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Comprehensive Neurosurgical, P.C. v. The Valley Hospital

Superior Court of New Jersey, Law Division, Bergen

November 15, 2018

COMPREHENSIVE NEUROSURGICAL, P.C. c/b/a/ NORTH JERSEY BRAIN AND SPINE CENTER, PATRICK A. ROTH, MD, ROY D. VINGAN, MD, GEORGE J. KAPTAIN, MD, DANIEL E. WALZMAN, MD, HOOMAN AZMI, MD, HARSHPAL SINGH, MD, KANGMIN DANIEL LEE, MD, REZA J. KARIMI, MD, BRUCE C. ZABLOW, MD, UGO PAOLUCCI, MD, MOHAMMED FARAZ KAHN, MD, Plaintiffs,
v.
THE VALLEY HOSPITAL, THE BOARD OF TRUSTEES OF THE VALLEY HOSPITAL, VALLEY HOSPITAL PRESIDENT AUDREY MEYERS, NEUROSURGICAL ASSOCIATES OF NEW JERSEY, P.C., and ANTHONY D'AMBROSIO, MD, Defendants.

          Argued: October 26, 2018

          Joseph B. Fiorenzo, Esq. and Stephen M. Klein, Esq. appearing on behalf of the Plaintiff Comprehensive Neurosurgical, P.C. (from Sills Cummis & Gross P.C.).

          R. Scott Thompson, Esq. and Joseph A. Fischetti, Esq. appearing on behalf of Defendants The Valley Hospital, The Board of Trustees of the Valley Hospital, and Audrey Meyers (from Lowenstein Sandler LLP).

          Lauren M. Levine, Esq. and Michael J. Keane Jr., Esq. on behalf of Defendant Neurological Associates of New Jersey (from Garfunkel Wild P.C.).

          OPINION

          HONORABLE ROBERT C. WILSON, J.S.C.

         FACTUAL BACKGROUND

         THIS MATTER arises from a hospital's replacement of a surgical group by signing an exclusive agreement with another, competitor surgical group. Plaintiff North Jersey Brain and Spine Center ("NJBSC") is a neurosurgical group that held privileges at The Valley Hospital ("Valley") in Ridgewood, NJ. NJBSC's responsibilities included, among other things, covering the Emergency Department ("ED") call, and performing services using specialized surgical equipment, specifically, a Gamma Knife and a biplane angiography suite.

         While the relationship between NJBSC and Valley was amicable for years, concerns arose regarding NJBSC's practices at Valley. Specifically, Valley was concerned that NJBSC may be unnecessarily transferring certain patients admitted into Valley's ED to HackensackUMC ("HUMC") for follow-up surgical procedures. The NJBSC physicians also held privileges at HUMC. Valley also received reports from other physicians and staff members at the hospital of NJBSC's practices in the operating room that were concerning to the operating room ("OR") staff.

         Around the same time, Valley was interested in creating a "Neurological Center of Excellency" ("Center") at the hospital. Valley would accomplish this by entering into an exclusivity agreement with a neurosurgical group. Valley hired an outside consulting firm to create a report on a detailed study of the cost, quality, and volume of neurosurgical services provided over several years by the two largest surgical groups at Valley - NJBSC and Neurological Associates of New Jersey ("NANJ"). A white paper was created as a result of this study, and circulated among the members of the Board of Trustees ("Board") and Valley's president, Audrey Meyers ("Meyers"), to aid in the creation of the Center.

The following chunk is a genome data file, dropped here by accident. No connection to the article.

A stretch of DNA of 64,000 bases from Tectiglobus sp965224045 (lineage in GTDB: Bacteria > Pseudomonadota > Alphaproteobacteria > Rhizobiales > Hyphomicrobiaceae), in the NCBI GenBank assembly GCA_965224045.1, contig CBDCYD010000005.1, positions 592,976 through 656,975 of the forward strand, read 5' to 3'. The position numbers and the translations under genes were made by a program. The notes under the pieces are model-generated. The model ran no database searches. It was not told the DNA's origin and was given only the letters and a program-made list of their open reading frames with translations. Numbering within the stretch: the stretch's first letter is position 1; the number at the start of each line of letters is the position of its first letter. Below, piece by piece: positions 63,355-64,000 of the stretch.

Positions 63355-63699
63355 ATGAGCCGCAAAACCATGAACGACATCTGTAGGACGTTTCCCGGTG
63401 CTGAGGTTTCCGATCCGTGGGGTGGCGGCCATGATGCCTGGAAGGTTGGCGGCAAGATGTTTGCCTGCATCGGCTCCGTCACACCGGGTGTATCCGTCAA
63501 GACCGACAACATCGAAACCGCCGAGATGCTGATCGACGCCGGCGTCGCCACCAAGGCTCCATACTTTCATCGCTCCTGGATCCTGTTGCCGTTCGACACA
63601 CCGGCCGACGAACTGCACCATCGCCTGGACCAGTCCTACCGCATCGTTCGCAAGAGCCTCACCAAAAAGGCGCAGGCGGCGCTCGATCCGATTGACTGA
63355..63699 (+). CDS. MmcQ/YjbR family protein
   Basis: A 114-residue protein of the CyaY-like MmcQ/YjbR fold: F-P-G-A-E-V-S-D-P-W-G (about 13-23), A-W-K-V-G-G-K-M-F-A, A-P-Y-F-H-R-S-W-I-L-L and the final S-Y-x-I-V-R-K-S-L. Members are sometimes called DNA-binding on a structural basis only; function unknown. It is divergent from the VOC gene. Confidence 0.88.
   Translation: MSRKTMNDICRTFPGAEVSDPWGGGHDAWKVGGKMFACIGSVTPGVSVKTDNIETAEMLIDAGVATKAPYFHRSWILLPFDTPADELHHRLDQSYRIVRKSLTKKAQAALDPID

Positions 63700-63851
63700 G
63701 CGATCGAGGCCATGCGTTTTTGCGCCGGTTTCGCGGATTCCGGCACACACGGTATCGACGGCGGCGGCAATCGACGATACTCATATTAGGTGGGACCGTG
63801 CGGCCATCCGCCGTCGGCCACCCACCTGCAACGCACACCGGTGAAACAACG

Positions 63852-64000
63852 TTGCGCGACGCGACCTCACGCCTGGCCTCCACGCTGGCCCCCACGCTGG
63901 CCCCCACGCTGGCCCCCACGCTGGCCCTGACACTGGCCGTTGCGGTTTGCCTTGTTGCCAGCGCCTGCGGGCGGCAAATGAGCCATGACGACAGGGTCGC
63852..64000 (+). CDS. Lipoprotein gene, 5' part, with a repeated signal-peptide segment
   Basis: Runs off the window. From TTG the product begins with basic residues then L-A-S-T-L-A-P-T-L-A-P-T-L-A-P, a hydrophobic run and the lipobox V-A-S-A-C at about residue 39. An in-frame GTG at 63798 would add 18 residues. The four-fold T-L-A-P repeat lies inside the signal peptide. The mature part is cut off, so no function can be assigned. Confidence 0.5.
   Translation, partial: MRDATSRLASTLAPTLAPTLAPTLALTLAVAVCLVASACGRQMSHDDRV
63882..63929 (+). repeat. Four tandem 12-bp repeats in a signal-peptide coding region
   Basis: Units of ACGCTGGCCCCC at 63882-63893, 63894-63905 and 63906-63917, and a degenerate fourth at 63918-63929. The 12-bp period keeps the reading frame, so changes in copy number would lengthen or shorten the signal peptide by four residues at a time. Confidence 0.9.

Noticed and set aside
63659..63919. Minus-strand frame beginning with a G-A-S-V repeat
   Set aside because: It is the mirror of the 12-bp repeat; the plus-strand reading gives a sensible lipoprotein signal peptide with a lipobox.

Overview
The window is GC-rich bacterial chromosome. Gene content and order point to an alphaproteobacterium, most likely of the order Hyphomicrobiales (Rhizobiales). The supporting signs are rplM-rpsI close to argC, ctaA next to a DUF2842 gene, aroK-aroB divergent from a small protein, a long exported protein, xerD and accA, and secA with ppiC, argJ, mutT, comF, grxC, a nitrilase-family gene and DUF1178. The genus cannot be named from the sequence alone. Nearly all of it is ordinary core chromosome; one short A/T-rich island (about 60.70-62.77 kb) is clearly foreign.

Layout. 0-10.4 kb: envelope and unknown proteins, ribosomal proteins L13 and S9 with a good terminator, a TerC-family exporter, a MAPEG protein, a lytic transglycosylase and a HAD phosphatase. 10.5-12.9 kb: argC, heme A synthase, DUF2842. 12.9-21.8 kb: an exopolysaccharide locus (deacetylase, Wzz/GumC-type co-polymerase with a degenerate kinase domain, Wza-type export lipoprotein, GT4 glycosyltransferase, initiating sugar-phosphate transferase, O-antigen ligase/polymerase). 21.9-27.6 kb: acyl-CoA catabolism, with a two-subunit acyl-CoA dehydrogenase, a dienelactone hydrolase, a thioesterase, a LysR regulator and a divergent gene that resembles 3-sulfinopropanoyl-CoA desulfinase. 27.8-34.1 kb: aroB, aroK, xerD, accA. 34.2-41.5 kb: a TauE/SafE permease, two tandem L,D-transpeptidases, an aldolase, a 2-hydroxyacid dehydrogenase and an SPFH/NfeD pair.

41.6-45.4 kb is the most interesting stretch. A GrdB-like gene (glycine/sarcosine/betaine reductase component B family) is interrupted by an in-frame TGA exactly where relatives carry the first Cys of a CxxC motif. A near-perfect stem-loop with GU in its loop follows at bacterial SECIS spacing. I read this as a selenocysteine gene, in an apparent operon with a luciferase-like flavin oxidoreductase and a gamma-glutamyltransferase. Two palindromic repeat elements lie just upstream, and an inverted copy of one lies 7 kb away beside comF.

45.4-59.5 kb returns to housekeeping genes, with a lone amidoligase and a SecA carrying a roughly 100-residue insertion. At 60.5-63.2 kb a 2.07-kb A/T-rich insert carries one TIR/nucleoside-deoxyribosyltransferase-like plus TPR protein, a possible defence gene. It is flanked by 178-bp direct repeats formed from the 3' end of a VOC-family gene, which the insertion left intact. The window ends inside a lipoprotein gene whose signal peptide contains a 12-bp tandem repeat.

Pursuant to the results of the study, Valley entered into an exclusivity agreement with NANJ to further its goal of creating the Center (the "Exclusivity Agreement"). Once the Exclusivity Agreement was executed, NJBSC was notified that it was no longer permitted to use the biplane angiography suite or the Gamma Knife to treat patients or perform surgical procedures. NJBSC was also told that it would no longer be responsible for ED calls.

         NJBSC filed this action against Valley, the Board, Meyers, and NANJ. NJBSC alleges, among other things, a breach of contract claim against Valley, the Board, and Meyers (collectively, "Valley Defendants"). They argue that preventing NJBSC from using the biplane suite, the Gamma Knife, and no longer allowing them to participate in ED calls is a termination of privileges. Valley's by-laws state that physicians are entitled to a hearing before their privileges are revoked by the hospital. NJBSC's physicians were required to sign the by-laws before working at Valley, and NJBSC argues that signing the by-laws created a contract between Valley, the Board, Meyers, and NJBSC. Therefore, in failing to provide them with a hearing, the Valley Defendants were in breach of contract.

         The Valley Defendants argue that precluding NJBSC from using the biplane suite and Gamma Knife, as well as being assigned ED call, do not amount to a revocation of privileges. Since these are not privileges, there was no violation of the procedure laid out in the by-laws.

         NJBSC also alleges tortious interference claims against Valley, the Board, Meyers, and NANJ. The tortious interference claims are rooted in arguments that the aforementioned defendants took part in activities that sought to prevent NJBSC from entering into an exclusivity agreement with Valley and further the Exclusivity Agreement to oust NJBSC. NANJ argues that the activities they undertook amounted to nothing more than fair, lawful competition, as nothing in the record rises to the level of tortious interference under New Jersey law.